CLS Blue Sky Blog

Who Re-Classifies a Board of Directors?

Classified boards of directors (BoD) remain one of the sorest of sore spots about portfolio companies. Investors complain about them endlessly. Proxy advisors loathe them. Shareholder proposals to de-classify tend to succeed.

Sure, many new IPOs and de-SPAC companies start with a classified BoD. Many (but hardly most) of the S&P 500 have declassified their BoD, if they didn’t already have a single-class one. Somewhat fewer smaller-cap companies have done so.

So, why would a company re-classify a single-class BoD? How does that happen?

One company did this to make life hard for an activist investor, of course. In a lesser-known activist situation this year, Zuma Capital sought some badly-needed change at Presidio Property Trust (SQFT). This situation features one of the only board re-classifications that we’ve seen in a few years, applied in a aggressively creative way.

Zuma owns about 2% of SQFT, and formed a group that reached about 7%. In December 2023 it notified SQFT of its intention to nominate five candidates for election to six spots on the BoD. Nominees included Zuma principal Brent Morrison, the PM from another group member, and three others. Zuma sent a letter to shareholders and launched a contest website. Pretty standard stuff.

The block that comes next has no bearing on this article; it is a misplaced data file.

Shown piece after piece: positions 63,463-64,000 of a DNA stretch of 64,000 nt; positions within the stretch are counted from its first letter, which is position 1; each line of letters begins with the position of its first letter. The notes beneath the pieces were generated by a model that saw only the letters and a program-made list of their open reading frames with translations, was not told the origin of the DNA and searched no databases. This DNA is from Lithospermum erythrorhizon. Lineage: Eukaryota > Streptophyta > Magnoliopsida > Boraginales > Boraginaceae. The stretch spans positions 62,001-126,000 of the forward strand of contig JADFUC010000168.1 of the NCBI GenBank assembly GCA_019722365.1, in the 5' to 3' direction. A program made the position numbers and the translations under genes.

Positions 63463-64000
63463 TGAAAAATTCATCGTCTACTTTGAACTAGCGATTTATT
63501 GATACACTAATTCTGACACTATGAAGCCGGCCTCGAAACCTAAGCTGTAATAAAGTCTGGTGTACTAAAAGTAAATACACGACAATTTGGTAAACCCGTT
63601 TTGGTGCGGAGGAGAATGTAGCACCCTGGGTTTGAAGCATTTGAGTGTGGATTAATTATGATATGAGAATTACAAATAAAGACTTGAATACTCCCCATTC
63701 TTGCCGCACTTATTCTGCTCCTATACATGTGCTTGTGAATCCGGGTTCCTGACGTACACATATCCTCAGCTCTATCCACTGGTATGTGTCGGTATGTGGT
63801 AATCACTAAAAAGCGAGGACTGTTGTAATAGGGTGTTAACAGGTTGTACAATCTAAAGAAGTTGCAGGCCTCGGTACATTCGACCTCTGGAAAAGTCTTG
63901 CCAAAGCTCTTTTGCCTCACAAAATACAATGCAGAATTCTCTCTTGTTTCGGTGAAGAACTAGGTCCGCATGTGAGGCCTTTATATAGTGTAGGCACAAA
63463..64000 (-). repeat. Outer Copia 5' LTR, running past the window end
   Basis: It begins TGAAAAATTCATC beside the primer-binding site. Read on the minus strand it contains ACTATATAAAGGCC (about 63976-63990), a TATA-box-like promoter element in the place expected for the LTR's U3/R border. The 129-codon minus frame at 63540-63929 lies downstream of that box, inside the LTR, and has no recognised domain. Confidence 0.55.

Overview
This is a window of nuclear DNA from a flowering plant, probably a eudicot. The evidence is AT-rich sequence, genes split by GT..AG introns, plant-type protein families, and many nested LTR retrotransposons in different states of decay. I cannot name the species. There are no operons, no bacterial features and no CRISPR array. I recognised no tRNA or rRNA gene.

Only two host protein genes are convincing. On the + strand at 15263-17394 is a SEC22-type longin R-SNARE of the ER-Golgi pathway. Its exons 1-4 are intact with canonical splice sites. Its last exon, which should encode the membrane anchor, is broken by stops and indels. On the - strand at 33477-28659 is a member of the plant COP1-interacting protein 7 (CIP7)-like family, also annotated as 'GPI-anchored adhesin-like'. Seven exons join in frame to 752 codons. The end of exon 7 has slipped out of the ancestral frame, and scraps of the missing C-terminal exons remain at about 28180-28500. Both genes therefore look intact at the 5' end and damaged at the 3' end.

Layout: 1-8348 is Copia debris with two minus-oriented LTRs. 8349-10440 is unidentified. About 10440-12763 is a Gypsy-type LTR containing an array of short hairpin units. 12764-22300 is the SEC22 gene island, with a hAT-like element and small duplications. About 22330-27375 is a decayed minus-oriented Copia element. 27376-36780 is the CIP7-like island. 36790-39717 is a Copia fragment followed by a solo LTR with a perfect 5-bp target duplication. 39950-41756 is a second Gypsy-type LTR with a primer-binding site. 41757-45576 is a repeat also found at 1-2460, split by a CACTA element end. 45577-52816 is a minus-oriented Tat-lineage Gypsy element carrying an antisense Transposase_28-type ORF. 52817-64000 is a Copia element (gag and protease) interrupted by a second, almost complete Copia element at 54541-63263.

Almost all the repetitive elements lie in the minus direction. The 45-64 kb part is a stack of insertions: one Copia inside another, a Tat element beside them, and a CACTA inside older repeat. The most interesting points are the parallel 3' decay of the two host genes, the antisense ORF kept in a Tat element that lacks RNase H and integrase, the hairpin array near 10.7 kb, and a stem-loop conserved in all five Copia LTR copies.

In March 2024, the SQFT BoD voted to reclassify itself. It can do that under Maryland law. It didn’t need (or seek) shareholder approval. It divided its six-person BoD into three two-person classes. Another reason to avoid Maryland corporations…

Next, in April 2024 SQFT rejected the Zuma notice of nomination. Why? Because Zuma nominated five people for only two BoD spots! Zuma quickly revised its notice to include only Morrison and the other PM. SQFT then rejected the amended notice.

Zuma could have litigated either or both of the reclassification or the rejected notice. It had a decent chance of prevailing. Yet, who wants to incur the considerable expense to contest this in the same state that allows companies to classify a BoD without a shareholder vote?

Zuma ended up settling the proxy contest. SQFT appointed the other PM to the BoD, adding a seventh director. Zuma accepted a comprehensive standstill and recovered some of its expenses.

We could find only three examples of companies re-classifying a previous single class-BoD (MULN, MYSZ, and CRGE) since 2020. None of them involved a proxy contest or other activist situation.

As this activist defense strategy goes, it certainly helps to have a Maryland domicile. Other states likely require shareholder approval, which the other three companies did achieve.

The SQFT AGM occurs on June 27. Shareholders evidently want change. Proxy advisors have not yet rendered an opinion, and we expect they will treat the company harshly. The company already is scrambling to attract votes even for a quorum, over three weeks before the AGM.

This situation bears watching, if only to see what other novel tactics SQFT might try next.

This post comes to us from Michael R. Levin, founder and editor of The Activist Investor.

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